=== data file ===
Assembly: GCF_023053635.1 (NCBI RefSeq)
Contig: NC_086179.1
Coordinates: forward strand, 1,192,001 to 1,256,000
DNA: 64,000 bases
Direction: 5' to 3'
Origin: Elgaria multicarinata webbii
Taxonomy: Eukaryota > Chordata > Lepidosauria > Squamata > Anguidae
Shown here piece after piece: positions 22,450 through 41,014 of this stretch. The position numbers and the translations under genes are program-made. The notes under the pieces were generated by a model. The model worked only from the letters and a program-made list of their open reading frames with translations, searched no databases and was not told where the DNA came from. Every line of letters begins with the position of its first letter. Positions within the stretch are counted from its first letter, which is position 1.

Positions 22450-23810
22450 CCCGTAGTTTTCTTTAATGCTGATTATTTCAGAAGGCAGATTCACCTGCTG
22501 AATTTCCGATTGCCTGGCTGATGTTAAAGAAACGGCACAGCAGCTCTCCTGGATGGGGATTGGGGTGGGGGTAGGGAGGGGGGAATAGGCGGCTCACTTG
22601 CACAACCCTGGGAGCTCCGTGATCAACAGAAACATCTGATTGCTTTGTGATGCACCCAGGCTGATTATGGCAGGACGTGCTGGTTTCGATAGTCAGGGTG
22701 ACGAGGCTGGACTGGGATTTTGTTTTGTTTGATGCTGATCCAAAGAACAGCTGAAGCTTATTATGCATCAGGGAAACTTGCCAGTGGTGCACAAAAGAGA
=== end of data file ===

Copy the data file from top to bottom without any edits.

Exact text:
Assembly: GCF_023053635.1 (NCBI RefSeq)
Contig: NC_086179.1
Coordinates: forward strand, 1,192,001 to 1,256,000
DNA: 64,000 bases
Direction: 5' to 3'
Origin: Elgaria multicarinata webbii
Taxonomy: Eukaryota > Chordata > Lepidosauria > Squamata > Anguidae
Shown here piece after piece: positions 22,450 through 41,014 of this stretch. The position numbers and the translations under genes are program-made. The notes under the pieces were generated by a model. The model worked only from the letters and a program-made list of their open reading frames with translations, searched no databases and was not told where the DNA came from. Every line of letters begins with the position of its first letter. Positions within the stretch are counted from its first letter, which is position 1.

Positions 22450-23810
22450 CCCGTAGTTTTCTTTAATGCTGATTATTTCAGAAGGCAGATTCACCTGCTG
22501 AATTTCCGATTGCCTGGCTGATGTTAAAGAAACGGCACAGCAGCTCTCCTGGATGGGGATTGGGGTGGGGGTAGGGAGGGGGGAATAGGCGGCTCACTTG
22601 CACAACCCTGGGAGCTCCGTGATCAACAGAAACATCTGATTGCTTTGTGATGCACCCAGGCTGATTATGGCAGGACGTGCTGGTTTCGATAGTCAGGGTG
22701 ACGAGGCTGGACTGGGATTTTGTTTTGTTTGATGCTGATCCAAAGAACAGCTGAAGCTTATTATGCATCAGGGAAACTTGCCAGTGGTGCACAAAAGAGA